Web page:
Saturday, February 12, 2011
From the New York Times:
OF all the details surrounding Prince William's April marriage to his longtime girlfriend, Kate Middleton, few seem to have garnered as much attention as his rapidly receding hairline.
“You Can Leave Your Hat On” and “No Hair to the Throne” are among the many headlines that have appeared in the British tabloids. Which poses a question: Is it possible that the 28-year-old prince felt an urge to lock up a commitment from Ms. Middleton because his heart-throb status might be beginning to disappear with the hair? If so, what must the rest of the not-so-princely men in the world feel when youthful looks begin to fade?
In the past, only women were perceived to have a marital sell-by date. But thanks to a convergence of social and economic trends, some men feel the same pressures.
“The clock ticks for both men and women,” said W. Bradford Wilcox, director of the National Marriage Project at the University of Virginia.
Michael Kimmel, a sociologist, said one contributing factor is the increasing economic independence of women. Mr. Kimmel, a professor at the Statue University of New York, Stony Brook, cited a 1930s study by Willard Waller that evaluated how women and men assessed each other’s sexual marketability based on criteria including physical appearance, social skills and financial stability. A woman of that era valued a man’s earning capacity above good looks and other traits.
But now, Mr. Kimmel said, “women are able to provide for a family, so they are more able to focus as well on physical features.”
Also, men have become more concerned with body image, meaning that they are more likely to measure themselves against culturally perceived standards of attractiveness, according to Ashley Mears, a sociologist. She traces the trend to the 1980s with more advertisements and magazines geared toward men.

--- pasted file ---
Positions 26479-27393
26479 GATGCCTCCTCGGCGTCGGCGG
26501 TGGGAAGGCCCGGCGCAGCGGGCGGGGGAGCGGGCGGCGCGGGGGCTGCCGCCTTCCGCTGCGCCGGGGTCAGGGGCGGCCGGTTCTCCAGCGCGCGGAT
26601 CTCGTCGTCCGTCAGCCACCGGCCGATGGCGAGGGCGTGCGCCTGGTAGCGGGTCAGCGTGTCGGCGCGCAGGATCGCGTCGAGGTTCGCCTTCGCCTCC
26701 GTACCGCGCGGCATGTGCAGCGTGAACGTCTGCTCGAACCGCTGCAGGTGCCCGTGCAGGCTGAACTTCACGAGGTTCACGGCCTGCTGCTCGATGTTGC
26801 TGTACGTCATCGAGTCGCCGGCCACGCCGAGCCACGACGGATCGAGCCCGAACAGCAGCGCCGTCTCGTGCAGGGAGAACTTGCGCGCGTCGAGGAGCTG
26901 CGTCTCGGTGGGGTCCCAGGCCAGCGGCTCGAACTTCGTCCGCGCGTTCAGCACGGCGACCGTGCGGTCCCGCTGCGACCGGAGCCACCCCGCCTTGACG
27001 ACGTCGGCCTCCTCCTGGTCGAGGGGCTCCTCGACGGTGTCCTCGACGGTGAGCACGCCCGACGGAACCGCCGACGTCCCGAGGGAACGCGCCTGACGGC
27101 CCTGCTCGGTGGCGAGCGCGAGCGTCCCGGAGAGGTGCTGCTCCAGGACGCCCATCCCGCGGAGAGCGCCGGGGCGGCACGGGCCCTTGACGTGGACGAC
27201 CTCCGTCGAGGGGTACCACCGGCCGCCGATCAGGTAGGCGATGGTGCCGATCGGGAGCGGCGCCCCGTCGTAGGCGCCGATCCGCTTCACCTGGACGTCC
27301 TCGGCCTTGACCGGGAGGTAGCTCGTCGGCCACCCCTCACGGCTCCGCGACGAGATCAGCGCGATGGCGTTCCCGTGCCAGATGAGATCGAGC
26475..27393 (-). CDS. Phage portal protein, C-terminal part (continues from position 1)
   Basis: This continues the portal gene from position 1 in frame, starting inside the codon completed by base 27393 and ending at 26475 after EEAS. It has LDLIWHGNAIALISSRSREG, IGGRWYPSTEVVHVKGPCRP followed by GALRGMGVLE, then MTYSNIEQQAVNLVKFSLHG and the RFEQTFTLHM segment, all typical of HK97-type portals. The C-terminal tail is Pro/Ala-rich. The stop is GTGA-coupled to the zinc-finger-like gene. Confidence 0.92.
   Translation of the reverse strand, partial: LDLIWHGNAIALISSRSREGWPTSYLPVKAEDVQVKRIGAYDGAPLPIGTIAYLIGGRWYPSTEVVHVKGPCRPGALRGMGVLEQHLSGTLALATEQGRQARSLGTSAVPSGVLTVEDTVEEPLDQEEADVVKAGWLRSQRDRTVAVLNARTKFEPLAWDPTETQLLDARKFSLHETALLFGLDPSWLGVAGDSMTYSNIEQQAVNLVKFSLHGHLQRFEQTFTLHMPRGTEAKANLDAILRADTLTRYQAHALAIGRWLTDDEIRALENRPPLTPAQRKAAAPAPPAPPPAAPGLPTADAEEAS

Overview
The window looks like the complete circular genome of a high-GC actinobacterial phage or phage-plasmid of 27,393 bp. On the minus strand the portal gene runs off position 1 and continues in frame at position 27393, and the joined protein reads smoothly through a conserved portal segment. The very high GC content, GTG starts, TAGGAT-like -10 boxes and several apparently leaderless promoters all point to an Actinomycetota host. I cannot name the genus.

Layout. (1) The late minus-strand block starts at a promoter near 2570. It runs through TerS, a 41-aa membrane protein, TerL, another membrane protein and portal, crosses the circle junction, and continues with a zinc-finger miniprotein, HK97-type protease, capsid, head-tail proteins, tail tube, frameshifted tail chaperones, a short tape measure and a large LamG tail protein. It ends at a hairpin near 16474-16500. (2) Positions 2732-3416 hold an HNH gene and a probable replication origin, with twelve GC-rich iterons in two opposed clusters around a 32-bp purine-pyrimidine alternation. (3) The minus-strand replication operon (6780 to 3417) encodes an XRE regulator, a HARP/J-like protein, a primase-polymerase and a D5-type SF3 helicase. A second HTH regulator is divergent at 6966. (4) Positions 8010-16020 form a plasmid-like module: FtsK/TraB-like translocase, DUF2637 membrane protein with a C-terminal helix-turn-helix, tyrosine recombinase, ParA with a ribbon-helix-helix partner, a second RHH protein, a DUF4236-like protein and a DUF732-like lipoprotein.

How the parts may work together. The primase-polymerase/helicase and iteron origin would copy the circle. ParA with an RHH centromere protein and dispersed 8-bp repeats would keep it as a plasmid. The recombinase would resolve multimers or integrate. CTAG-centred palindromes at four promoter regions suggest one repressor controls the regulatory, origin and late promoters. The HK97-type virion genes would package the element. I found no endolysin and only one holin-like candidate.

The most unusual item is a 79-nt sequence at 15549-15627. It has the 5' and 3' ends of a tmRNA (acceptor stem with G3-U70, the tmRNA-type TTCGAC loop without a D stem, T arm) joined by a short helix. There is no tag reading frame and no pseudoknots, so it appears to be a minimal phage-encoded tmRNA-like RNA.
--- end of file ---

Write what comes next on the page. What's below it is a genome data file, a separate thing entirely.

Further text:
In other words, those Propecia and Rogaine ads can wear on the psyche.
Men may give themselves some leeway when it comes to putting on a few extra pounds and having wrinkles (two typical areas of concern among aging women hoping to attract a mate). But hair loss — both androgenic alopecia, often referred to as male-pattern baldness, and alopecia areata, which typically involves temporary and localized shedding — can be emotionally traumatic, especially for men in their 20s.
In fact, the American Academy of Dermatology estimates 80 million men and women in the United States suffer from hereditary thinning or baldness.
Dr. Alice Trisdorfer, a psychologist in Philadelphia, said she once had a patient so consumed by his thinning hair that he “would count the number of hairs lost on his pillow and how many he found in the shower drain.”
Read more of such speculation here.